Victor Ocasio (“Claimant”) filed claim number 110308 on January 5,
2005, alleging wrongful confinement, cruel and unusual punishment (New York
State Constitution) and deprivation of liberty without due process. I held a
trial on this matter on May 11, 2007 at Auburn Correctional Facility
The following facts were agreed to by Claimant and Defendant. Claimant was
given a citation for a disciplinary violation while at Auburn and a disciplinary
hearing was held on August 12, 2004. At the conclusion of the hearing, the
Hearing Officer found Claimant guilty and sentenced Claimant to 18 months in a
Special Housing Unit (“SHU”). Claimant was transferred to Southport
Correctional Facility (“Southport”) to serve his SHU sentence.
Subsequently, on October 19, 2004, Claimant’s disciplinary determination
was reversed by Donald Selsky, the Director of Special Housing and Inmate
Discipline for the New York State Department of Correctional Services.
Claimant testified that his illegal confinement lasted from August 12, 2004 to
November 9, 2004. He was particularly aggrieved by being in “transit
status” at Auburn, commencing on November 2, 2004, after being transported
back from Southport. He stated he is entitled to recover for the whole period
because he never had an opportunity to be present at his hearing, which denied
him his due process rights. Claimant testified that he appealed to Mr. Selsky
on that basis (Exhibit 1, Claimant’s Appeal) and, therefore, assumed his
hearing determination was reversed on those grounds. Claimant stated that he
had injured his back and, when he requested a wheelchair, the escort officer
considered his request as a refusal to attend.
The Defendant called the Tier 3 Escort Officer, Officer Christopher Clark.
Officer Clark explained the process for taking inmates to their hearings. He
stated that he receives a list of inmates and calls their respective housing
units with their names. The officers on the housing units inform the inmates
and tell them to get ready. Officer Clark then goes to the various cellblocks
to escort each inmate to his hearing. He also helps with security and document
Officer Clark was trained to handle inmates who refuse to attend their
hearings. The inmates are asked to sign a refusal form if they decide not to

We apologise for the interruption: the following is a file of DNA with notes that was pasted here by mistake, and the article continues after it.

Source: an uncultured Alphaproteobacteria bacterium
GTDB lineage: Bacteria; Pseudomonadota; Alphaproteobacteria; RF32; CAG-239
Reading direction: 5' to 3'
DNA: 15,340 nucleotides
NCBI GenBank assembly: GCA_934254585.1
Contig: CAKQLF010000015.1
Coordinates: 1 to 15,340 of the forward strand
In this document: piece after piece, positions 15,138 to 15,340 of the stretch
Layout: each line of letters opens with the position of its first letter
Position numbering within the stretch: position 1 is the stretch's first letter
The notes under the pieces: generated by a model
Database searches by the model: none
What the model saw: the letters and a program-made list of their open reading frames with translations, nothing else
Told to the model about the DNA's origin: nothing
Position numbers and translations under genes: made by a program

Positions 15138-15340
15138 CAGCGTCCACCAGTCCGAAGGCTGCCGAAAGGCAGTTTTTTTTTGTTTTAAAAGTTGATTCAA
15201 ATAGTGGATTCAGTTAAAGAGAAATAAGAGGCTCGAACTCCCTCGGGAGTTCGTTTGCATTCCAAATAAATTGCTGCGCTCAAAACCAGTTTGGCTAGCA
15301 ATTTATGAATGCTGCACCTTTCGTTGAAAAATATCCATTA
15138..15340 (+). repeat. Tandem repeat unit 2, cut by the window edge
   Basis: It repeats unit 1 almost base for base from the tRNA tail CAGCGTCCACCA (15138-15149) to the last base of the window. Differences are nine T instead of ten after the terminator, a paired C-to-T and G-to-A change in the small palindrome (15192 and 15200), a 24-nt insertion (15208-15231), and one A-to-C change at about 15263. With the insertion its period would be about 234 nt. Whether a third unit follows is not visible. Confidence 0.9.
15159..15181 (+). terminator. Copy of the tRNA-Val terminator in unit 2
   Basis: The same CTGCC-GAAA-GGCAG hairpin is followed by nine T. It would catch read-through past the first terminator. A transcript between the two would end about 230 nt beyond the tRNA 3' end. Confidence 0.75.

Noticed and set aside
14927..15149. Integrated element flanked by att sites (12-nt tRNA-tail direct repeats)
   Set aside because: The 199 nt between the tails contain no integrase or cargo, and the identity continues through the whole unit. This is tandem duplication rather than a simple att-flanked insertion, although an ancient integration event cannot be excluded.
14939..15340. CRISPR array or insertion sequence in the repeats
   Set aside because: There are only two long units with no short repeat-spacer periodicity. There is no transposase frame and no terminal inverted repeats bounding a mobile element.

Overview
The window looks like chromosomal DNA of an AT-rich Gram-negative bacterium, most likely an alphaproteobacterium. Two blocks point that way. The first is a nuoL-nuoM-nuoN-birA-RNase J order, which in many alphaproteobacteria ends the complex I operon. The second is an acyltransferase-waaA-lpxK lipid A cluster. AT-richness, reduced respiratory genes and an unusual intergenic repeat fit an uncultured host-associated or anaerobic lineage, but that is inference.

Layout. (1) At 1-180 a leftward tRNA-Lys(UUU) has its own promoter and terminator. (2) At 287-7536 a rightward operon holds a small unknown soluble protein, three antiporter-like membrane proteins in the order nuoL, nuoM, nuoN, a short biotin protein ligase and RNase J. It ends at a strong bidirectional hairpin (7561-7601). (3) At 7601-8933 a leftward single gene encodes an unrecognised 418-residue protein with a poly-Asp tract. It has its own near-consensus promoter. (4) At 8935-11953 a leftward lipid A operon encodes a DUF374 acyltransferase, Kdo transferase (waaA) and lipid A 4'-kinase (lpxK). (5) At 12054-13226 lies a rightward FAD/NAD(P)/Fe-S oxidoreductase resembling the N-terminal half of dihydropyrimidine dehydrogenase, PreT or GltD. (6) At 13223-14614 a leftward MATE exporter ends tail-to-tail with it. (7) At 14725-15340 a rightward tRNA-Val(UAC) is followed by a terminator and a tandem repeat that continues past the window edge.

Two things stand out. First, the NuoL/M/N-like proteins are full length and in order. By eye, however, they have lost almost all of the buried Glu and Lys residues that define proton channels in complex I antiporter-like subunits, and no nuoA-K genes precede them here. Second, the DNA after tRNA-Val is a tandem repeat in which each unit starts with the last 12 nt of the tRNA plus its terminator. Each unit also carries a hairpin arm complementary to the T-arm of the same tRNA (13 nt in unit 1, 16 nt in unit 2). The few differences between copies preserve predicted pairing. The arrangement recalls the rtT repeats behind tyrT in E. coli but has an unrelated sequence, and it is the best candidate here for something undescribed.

attend. If an inmate refuses to sign the form, Officer Clark would bring
another officer to witness the refusal and then both officers sign the form. An
inmate can have a legitimate medical excuse for not attending his hearing. To
determine if an excuse is legitimate, Officer Clark looks for documentation from
the medical staff or at least confirmation from the inmates’s block
officer. For example, if an inmate were too ill to attend his hearing, he would
also most likely have a medical authorization releasing him from work, and
directing that his meals be delivered to his cell. If an inmate tells him he is
physically unable to attend but has no other support for his assertion, Officer
Clark, in his discretion, can choose to believe him or not. In either case,
Officer Clark would then call the Hearing Officer and explain the problem.
Officer Clark had no personal recollection of Claimant or the facts and
circumstances surrounding Claimant’s refusal to attend the hearing.
Officer Clark, however, did sign an “Inmate Exclusion From/Refusal to
Attend Hearing” form on August 12, 2004 noting that Claimant refused to
sign it. Pursuant to the protocols described, Officer Clark had another officer
sign as a witness as well (Exhibit A).
The Defendant also called Officer Laurence Cheney, the Liaison Officer
responsible for litigation at Auburn. Officer Cheney testified about how their
disciplinary hearings are recorded, how the audiotapes can be requested by
inmates and what happens when hearings are expunged. Officer Cheney stated that
someone made a Freedom of Information Law (“FOIL”) request for the
audiotape of Claimant’s disciplinary hearing, but he cannot recall who.
Typically, hearings are recorded on a 60 minute cassette tape - an analog voice
recording. When Officer Cheney receives a FOIL request, he makes a copy of the
60 minute audiotape, keeps the original tape in his office and notes it in his
index. Here, Officer Cheney stated the Auburn staff could not find the original
audiotape of Claimant’s hearing and therefore could not send it to Mr.
Selsky for purposes of reversing Claimant’s hearing. In fact, Mr. Selsky
reversed Claimant’s hearing and expunged the file because Auburn was
unable to produce the original hearing tape (Exhibit B).
The actions of prison personnel involving inmate disciplinary matters are